Here is a short advertisement for Microsoft Windows Live Mesh featured at the Web 2.0 expo:

Windows Live Mesh is a free data sharing and synchronization service offered by Microsoft. It works in the following way. A user is able to add content (files, folders etc.) to “the mesh” (collective term for all devices synchronized with one another). For a typical user this mesh may consist of mobile devices, laptops and home computers. Depending on the application, it may also contain devices of friends or family. When content is uploaded to the mesh, e.g. a photo from a mobile phone, live mesh synchronizes the new content with the other devices in the mesh. To accomplish this, Live Mesh utilities the widely used open- source FeedSync system.

What is the use of such a service? Well, for starters this is the perfect example of what a Web 2.0 application aims to achieve, namely information collaboration and sharing over the Internet. Previously this was not possible as several restrictions such as cost of the service, number of users who would actually find it useful and also technical capability handicaps (such as Internet speed) existed. These days, devices that connect to the net are ubiquitous. Almost every person has a mobile phone and a computer device of some sort. Internet speeds and data allowances are more than capable of allowing this (in first world countries at least… click here to learn more about the technology gap that still exists between First World Countries and Third World Countries).

The most glaring benefit however, of software that runs above the level of a single device so to speak is that the information that is being dealt with is not restricted to a single device. This means the information is readily accessible anywhere you go. The software itself is of little importance here, which is a key concept to understand. We do not access Windows Live Mesh to access “it”… meaning it’s not an end point. It is simply a means to get to what’s really important, the information. In the case of Live Mesh, family photos, videos, music and even work documents need not be carried around with you. They can all be retrieved from “the mesh”. Think of it as your on line access to all your computing devices, whenever, wherever. It has tremendous impact on mobility and also efficiency. For example, working on a document at work due the next morning? No need to finish it then and there. Simply access the document from the mesh at home, finish it and it will automatically get synchronized with your computer at work. Another example would be an overseas vacation. No need to take all your photographs and data overseas, simply access it over the web.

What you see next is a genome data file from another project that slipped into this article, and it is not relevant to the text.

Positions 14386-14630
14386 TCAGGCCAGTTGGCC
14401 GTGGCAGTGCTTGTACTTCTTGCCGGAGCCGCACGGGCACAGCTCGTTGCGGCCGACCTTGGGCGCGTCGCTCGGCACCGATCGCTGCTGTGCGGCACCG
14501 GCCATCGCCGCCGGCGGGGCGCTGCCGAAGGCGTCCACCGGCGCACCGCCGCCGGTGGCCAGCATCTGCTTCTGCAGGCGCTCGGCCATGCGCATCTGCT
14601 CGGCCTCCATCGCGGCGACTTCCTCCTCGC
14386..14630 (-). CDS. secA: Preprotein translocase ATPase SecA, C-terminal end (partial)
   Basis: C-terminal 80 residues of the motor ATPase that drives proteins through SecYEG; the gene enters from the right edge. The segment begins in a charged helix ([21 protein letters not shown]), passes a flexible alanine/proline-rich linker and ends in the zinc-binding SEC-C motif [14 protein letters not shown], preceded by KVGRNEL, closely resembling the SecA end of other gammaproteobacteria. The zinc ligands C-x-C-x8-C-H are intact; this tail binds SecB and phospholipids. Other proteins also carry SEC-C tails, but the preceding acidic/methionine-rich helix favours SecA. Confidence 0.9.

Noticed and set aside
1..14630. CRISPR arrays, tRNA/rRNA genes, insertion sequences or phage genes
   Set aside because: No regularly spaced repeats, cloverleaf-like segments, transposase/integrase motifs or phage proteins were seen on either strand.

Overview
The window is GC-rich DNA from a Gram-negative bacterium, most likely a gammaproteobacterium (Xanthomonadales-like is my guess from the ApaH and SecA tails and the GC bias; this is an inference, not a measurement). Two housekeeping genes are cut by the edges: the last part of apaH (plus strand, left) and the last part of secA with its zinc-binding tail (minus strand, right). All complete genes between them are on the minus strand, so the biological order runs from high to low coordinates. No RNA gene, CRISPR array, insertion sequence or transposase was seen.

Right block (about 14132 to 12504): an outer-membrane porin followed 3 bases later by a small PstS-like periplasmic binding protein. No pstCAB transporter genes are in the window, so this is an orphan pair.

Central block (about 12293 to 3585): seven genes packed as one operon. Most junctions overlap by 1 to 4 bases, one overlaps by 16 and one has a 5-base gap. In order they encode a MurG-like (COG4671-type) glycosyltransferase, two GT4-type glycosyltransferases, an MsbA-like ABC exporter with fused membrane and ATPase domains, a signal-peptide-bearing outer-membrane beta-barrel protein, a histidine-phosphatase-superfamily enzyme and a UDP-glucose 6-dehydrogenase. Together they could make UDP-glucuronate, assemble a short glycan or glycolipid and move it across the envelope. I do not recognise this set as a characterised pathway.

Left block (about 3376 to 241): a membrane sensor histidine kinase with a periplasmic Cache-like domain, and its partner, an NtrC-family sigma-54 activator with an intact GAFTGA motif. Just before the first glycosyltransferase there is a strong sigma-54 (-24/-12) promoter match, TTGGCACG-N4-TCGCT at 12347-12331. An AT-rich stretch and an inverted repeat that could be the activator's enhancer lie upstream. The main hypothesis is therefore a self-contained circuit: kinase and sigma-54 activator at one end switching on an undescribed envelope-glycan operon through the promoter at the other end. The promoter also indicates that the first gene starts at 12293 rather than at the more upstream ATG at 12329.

This is basically how other such software such as Facebook and Twitter work.

To sum up, I would say that after the ubiquitousness of devices, the only logical step from here would be to make information ubiquitous as well. After all, it is the really what counts in the end.


Windows Live Mesh


[1] Live Mesh – Wikipedia, the free encyclopedia

[2] LiveMesh and FeedSync: software “above the level of a single device” – by Jon Udell